God's Pursuit of Me

Ever been told something so devastating you wanted to slip through a keyhole and disappear?  Check this out: www.inspireafire.com



This past week at Teen Leadership Conference, high schoolers were asked to write about significant events in their lives (whether joyful or devastating) in a way that would be a blessing to someone else. 

Click on "Teens Write" to read their work:


The Face I've Earned

My husband and I laughed our bottoms off one night as we watched a commercial advertising the services of a local plastic surgeon.  The spokeswoman in the commercial gave a lengthy discussion about procedures using collagen, botox, facial implants, etc., all without ever moving her upper lip--not because she didn't want to, but apparently because she couldn't.  A little too much of something had rendered her upper lip unmovable!

You should know that I honestly believe in doing the best you can with what you have.  I just wonder if some are going too far.

Is it really so bad to have laugh lines that map the way back to funny experiences you've had?  That let people know you're a kid at heart?  That give testimony of a God who gives the gift of laughter even after unmentionable pain? 

I was blessed to have a baby at age 43.  Somehow I got through that without a single stretch mark. 

I really wish I had gotten one. 

And I kind of wish it were across my face.


God Sightings

Three of Many Ways I Know There is a God:

A life. 

A love.

A passion.

I have all three, and only HE could have put them together as they are.  (Ephesians 3:20)


Community (Prodigal Pilates, Part 5)

My friends and I have finished reading and discussing The Prodigal God, and it has taken a little while to digest it all...Here's what I see:

Community. That's what it all comes down to. Though the born-again experience is an individual one, the living out of this life in Christ was designed by God to happen in community. How would I know if I had an elder brother attitude if I closed myself off to community? How would I GET the whole idea of redemption without opportunities to love my neighbor as Christ has loved me?

Who are we kidding? If our faith has nothing to do with our community, with our neighbors--with those people who are difficult to love as well as those easy to love, then we are no more than  Christian culturalists, and have no idea what redemption means.

A Christian culturalist, by the way, is someone enamored with the niceness of Christian culture, and who believes they are Christian because of their adherence to expected cultural norms. The strength of their faith, they would say, is equal to their disdain or discomfort with things or people that do not conform to that culture.

Where does that fit with the idea of community?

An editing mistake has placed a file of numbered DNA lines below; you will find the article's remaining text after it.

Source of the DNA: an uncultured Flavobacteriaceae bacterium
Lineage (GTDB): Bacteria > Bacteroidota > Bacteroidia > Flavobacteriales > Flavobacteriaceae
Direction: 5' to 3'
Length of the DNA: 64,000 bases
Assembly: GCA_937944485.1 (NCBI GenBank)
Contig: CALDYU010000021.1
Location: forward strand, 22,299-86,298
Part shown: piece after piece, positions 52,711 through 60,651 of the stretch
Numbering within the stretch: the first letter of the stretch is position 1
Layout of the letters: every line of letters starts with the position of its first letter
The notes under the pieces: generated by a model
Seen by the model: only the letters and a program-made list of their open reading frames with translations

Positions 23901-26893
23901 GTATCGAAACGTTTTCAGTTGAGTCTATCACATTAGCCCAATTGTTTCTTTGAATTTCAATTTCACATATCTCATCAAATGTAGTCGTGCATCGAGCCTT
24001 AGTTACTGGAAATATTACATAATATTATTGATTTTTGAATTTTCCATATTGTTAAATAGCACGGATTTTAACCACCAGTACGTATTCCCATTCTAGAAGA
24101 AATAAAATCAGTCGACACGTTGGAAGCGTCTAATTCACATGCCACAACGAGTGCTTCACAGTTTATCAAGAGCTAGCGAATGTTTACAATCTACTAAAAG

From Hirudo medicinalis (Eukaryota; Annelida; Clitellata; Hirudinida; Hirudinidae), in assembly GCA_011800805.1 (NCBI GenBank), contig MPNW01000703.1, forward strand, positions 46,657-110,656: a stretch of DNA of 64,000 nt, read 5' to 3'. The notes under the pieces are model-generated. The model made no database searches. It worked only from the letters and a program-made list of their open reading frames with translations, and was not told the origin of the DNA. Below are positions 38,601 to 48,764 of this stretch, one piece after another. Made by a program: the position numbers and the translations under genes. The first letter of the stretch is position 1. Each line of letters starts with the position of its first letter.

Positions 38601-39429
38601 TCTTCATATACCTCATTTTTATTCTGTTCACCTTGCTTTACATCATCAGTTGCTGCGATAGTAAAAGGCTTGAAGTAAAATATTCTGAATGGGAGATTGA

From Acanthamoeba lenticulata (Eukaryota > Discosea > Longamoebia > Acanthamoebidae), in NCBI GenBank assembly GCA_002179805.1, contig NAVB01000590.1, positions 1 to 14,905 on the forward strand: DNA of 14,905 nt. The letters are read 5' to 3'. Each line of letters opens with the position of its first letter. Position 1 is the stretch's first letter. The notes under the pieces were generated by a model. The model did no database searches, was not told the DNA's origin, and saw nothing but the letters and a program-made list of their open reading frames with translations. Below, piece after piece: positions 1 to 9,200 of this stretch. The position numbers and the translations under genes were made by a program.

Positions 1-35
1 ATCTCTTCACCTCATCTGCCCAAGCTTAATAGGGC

Perhaps YOU can tell me.


What Grace Looks Like (Prodigal Pilates, Part 4)

It looks like the bishop scene in the movie version of Victor Hugo's Les Miserables (Columbia/TriStar Pictures, 1998).  The bishop in that scene demonstrates what Christ, "the true elder brother" did for you and me.  (The Prodigal God, chapter 5).  Just google "Grace-Les Miserables" and check it out for yourself.
Then get the movie to see it in its entirety! 


Considering Culture (Prodigal Pilates, Part 3)

I just realized the elder brother in the parable of the prodigal sonS is an even bigger jerk than I thought a week ago.

Notice how the presence of the elder brother is confirmed right at the beginning of the parable (Luke 15:11, 12):  "There was a man who had TWO sons . . . So he divided his property between THEM."   Though the elder brother says nothing, he is as present here as when he explodes in conversation with his father outside the banquet hall at the end of the parable.

What would you say if you knew it was the duty of elder brothers in Middle Eastern society to keep the peace at  home, particularly if there was a problem between a younger sibling and the father?  The elder brother, who would have been the person closest to both the father and the problematic sibling, should have protested violently when his younger brother essentially wished their father dead by asking for his inheritance while the father was still alive.   

But the elder brother doesn't do that.

What's more, under these circumstances, the elder brother should have refused his own portion of the father's inheritance so as to honor the patriarch. 

But the elder brother doesn't do that either.

What does this reveal to you about the elder brother's heart and motive(s)?

(Reference:  Finding the Lost Cultural Keys to Luke 15  by Kenneth Bailey, Concordia, 1992)